This is a HORSE...a living, breathing, SMART thinker. He'll decide how and when to behave...
Besides...would YOU want to be the one under him?

PaintedLady is offline  
post #8 of 12 Old 12-04-2008, 02:20 PM
Join Date: Jul 2008
Location: Canada
Posts: 244
• Horses: 1
I would definately say that there is no reason for him to give your horse a tranq. My first farrier was a short little man and I had some babys and one of them would rear/kick and he never got upset nor did he ever need to give them a shot. If the babys would get to bratty then he would give them a little smack just to let them know that it wasnt tolerated and then he would continue. Now that baby is 6 years old and is the perfect horse for working with feet. But if the horse is just fidgeting then there is no reason to yell or hit the horse let alone give them a tranq. JMO.
KateS is offline  
post #9 of 12 Old 12-04-2008, 03:16 PM
Join Date: Apr 2008
Location: Missouri
Posts: 6,004
• Horses: 0
I'm with Painted on this one. I think that the farrier's safty is #1. Even if he was the doo-dah causing the problems. I would have allowed the tranq and then work, work work with those feet. I think it's of the utmost importance to ensure that a horse will allow it's feet to be handled. Even by a stranger. You never know when it will be an emergency situation. That's my take on it anyway.

Be strong and courageous, and do the work. Don't be afraid or discouraged by the size of the task, for the Lord God, my God, is with you. He will not fail you or forsake you.

1 Chronicles 28:20

Dumas'_Grrrl is offline  
post #10 of 12 Old 12-04-2008, 06:13 PM
Join Date: Jan 2008
Location: Australia
Posts: 6,179
• Horses: 4
Same thing happened to me, my old horse Vodka was very touchy with flies and had been treated roughly in the past, the result being that is he got scared he would get aggressive. With us, we treated him gentle and he would do anything for you, but our farrier (that we had sued for about 4 years) was a very agressive person, not hitting but growling if they twitched. Vodka was twitching his belly at flies so the farrier dug him in the ribs, well Vodka shot forward and kicked the farrier in the leg. We switched farriers to a more gentle man, and never had a problem. you need to find farrier who's personality suits the horse, we never had problems with the first farrier for any of our other horses, him and Vodka just didn't match. personally I don't find it reasonable for a horse to stand stock still without fidgeting while he is trying to balance on three legs! Dumas, I don't think that it was a problem with the horse having it's feet handled, from how i interpret it the horse was simply fidgeting. I do agree that any horse must be able to have it's feet handled.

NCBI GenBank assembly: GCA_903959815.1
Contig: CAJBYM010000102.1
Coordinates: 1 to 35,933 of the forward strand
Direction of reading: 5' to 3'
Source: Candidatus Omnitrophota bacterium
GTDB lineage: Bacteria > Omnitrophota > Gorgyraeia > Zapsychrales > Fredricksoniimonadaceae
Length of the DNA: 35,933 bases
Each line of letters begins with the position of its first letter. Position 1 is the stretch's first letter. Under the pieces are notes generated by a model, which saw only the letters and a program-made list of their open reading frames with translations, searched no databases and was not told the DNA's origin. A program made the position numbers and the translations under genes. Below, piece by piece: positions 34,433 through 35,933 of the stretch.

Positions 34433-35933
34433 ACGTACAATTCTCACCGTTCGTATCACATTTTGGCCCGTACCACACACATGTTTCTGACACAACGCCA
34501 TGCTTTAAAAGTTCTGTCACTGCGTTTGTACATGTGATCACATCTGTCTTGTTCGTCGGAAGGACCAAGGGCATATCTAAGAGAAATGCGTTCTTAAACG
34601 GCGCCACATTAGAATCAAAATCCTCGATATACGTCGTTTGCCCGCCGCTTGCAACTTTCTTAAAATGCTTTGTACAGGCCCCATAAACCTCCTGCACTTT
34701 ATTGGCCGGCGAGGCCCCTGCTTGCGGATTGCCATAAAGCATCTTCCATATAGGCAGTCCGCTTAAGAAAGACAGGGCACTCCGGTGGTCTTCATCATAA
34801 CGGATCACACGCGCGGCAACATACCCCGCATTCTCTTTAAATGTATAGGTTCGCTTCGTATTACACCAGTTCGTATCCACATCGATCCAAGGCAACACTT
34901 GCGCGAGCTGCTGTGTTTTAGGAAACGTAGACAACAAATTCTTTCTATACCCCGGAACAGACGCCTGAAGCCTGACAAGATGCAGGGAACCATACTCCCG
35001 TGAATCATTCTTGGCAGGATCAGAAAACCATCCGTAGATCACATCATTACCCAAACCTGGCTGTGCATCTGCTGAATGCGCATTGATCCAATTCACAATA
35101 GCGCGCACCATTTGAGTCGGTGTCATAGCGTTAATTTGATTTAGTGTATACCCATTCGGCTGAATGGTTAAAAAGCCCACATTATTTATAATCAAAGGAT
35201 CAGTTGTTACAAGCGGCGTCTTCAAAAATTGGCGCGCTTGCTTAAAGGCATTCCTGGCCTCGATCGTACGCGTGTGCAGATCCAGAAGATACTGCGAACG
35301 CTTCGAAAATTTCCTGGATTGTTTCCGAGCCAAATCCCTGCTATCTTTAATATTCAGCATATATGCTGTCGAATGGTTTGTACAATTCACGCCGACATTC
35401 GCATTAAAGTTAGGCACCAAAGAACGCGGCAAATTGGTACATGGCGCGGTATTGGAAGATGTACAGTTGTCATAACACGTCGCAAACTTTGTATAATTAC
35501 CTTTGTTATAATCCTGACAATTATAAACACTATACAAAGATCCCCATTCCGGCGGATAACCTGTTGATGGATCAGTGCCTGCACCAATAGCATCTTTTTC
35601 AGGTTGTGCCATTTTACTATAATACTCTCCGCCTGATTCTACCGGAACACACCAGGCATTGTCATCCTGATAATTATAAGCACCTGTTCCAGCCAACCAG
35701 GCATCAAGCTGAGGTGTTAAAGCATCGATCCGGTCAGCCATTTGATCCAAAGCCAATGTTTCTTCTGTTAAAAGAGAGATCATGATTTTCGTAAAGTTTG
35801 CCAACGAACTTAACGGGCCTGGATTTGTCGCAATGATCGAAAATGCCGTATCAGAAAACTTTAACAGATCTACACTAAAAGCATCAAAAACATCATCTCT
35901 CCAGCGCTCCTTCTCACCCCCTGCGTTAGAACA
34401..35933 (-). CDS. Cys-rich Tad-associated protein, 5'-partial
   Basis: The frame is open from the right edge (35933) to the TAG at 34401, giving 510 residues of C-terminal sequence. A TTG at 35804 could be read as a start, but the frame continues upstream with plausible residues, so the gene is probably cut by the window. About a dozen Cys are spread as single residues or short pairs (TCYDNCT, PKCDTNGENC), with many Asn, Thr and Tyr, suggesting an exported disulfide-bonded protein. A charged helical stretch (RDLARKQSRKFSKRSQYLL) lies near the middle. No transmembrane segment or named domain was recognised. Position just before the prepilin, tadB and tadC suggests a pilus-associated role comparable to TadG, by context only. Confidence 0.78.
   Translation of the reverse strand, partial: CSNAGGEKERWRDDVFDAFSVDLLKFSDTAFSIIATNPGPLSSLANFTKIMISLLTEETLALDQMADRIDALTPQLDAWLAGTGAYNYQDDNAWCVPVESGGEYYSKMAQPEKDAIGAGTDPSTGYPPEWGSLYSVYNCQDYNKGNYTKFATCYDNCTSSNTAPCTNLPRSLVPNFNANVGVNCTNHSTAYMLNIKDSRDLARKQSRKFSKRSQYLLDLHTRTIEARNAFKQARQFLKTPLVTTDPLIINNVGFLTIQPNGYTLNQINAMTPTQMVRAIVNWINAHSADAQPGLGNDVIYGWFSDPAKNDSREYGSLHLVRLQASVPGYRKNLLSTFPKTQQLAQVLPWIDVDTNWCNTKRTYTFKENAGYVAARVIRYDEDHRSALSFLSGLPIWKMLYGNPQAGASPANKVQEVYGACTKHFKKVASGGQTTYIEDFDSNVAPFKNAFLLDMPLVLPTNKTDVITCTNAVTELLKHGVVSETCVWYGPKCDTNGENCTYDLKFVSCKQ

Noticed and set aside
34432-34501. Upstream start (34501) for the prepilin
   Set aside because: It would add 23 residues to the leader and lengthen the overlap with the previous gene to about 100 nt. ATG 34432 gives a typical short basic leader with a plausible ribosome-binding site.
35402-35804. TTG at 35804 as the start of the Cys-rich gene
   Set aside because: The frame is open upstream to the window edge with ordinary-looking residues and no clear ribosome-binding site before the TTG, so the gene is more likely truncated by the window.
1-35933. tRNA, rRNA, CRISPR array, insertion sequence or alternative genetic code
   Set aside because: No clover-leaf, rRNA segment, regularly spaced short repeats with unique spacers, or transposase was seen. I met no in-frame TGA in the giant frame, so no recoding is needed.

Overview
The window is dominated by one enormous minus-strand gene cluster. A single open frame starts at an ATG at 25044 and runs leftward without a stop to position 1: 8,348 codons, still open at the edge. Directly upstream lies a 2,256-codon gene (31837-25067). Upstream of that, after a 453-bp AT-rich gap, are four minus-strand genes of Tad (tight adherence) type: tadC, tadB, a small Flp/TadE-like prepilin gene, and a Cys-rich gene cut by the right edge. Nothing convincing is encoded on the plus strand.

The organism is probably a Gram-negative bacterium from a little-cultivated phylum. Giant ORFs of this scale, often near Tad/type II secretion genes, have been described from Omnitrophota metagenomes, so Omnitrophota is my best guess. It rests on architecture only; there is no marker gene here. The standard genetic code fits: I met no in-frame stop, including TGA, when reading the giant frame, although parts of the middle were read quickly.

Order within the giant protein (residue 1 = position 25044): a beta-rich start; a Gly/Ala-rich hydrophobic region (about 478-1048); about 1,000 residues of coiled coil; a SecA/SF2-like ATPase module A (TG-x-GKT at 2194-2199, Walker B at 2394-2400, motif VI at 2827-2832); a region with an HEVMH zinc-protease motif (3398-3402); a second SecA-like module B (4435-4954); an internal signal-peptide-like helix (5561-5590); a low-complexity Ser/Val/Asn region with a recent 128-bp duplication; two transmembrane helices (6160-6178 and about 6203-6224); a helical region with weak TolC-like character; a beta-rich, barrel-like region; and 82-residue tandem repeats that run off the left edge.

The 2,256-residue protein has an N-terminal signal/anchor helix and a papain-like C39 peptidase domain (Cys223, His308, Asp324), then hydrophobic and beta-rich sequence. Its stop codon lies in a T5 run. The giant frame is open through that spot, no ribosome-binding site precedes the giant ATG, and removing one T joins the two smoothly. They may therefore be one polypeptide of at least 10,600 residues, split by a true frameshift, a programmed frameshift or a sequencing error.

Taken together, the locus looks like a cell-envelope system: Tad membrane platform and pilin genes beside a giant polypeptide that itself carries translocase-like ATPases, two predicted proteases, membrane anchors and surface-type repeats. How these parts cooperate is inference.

wild_spot is offline  

Quick Reply

Register Now

In order to be able to post messages on the The Horse Forum forums, you must first register.

Already have a Horse Forum account?
Members are allowed only one account per person at the Horse Forum, so if you've made an account here in the past you'll need to continue using that account. Please do not create a new account or you may lose access to the Horse Forum. If you need help recovering your existing account, please Contact Us. We'll be glad to help!

New to the Horse Forum?
Please choose a username you will be satisfied with using for the duration of your membership at the Horse Forum. We do not change members' usernames upon request because that would make it difficult for everyone to keep track of who is who on the forum. For that reason, please do not incorporate your horse's name into your username so that you are not stuck with a username related to a horse you may no longer have some day, or use any other username you may no longer identify with or care for in the future.

User Name:
Please enter a password for your user account. Note that passwords are case-sensitive.


Confirm Password:
Email Address
Please enter a valid email address for yourself.

Email Address:


Human Verification

In order to verify that you are a human and not a spam bot, please enter the answer into the following box below based on the instructions contained in the graphic.

Old Thread Warning
This thread is more than 90 days old. When a thread is this old, it is often better to start a new thread rather than post to it. However, If you feel you have something of value to add to this particular thread, you can do so by checking the box below before submitting your post.

Thread Tools
Show Printable Version Show Printable Version
Email this Page Email this Page

Similar Threads
Thread Thread Starter Forum Replies Last Post
colic? or am I over reacting? Snapple122 Horse Health 5 08-28-2008 01:48 PM

Posting Rules  
You may post new threads
You may post replies
You may not post attachments
You may not edit your posts

BB code is On
Smilies are On
[IMG] code is On
HTML code is Off
Trackbacks are On
Pingbacks are On
Refbacks are On

For the best viewing experience please update your browser to Google Chrome